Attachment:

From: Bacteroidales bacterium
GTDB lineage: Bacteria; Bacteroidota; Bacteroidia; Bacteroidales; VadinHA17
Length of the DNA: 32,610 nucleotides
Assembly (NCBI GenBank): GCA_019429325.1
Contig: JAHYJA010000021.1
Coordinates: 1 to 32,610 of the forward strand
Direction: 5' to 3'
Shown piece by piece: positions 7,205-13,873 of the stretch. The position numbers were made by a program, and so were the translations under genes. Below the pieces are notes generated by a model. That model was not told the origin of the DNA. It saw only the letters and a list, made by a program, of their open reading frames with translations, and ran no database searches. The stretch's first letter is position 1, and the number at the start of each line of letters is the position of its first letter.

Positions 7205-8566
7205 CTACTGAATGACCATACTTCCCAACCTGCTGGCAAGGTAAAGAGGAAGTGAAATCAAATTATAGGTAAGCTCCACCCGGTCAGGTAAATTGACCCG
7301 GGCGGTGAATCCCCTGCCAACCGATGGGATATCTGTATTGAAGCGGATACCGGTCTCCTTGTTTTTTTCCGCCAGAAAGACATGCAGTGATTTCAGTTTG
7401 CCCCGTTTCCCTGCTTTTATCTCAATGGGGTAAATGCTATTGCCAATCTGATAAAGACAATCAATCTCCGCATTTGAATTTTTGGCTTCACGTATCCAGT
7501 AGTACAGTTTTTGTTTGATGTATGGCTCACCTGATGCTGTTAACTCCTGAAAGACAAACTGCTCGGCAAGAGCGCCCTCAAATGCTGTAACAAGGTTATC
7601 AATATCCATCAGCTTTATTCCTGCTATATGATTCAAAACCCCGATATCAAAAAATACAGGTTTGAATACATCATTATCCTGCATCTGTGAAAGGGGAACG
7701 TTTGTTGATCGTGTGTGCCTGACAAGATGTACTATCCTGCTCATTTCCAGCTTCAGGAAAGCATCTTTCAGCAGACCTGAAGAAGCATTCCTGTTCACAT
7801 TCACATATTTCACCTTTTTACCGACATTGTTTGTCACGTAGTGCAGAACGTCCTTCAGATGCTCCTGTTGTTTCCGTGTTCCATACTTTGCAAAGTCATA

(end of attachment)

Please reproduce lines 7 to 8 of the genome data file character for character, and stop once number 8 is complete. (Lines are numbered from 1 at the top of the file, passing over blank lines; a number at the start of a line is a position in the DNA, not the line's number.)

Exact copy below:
Direction: 5' to 3'
Shown piece by piece: positions 7,205-13,873 of the stretch. The position numbers were made by a program, and so were the translations under genes. Below the pieces are notes generated by a model. That model was not told the origin of the DNA. It saw only the letters and a list, made by a program, of their open reading frames with translations, and ran no database searches. The stretch's first letter is position 1, and the number at the start of each line of letters is the position of its first letter.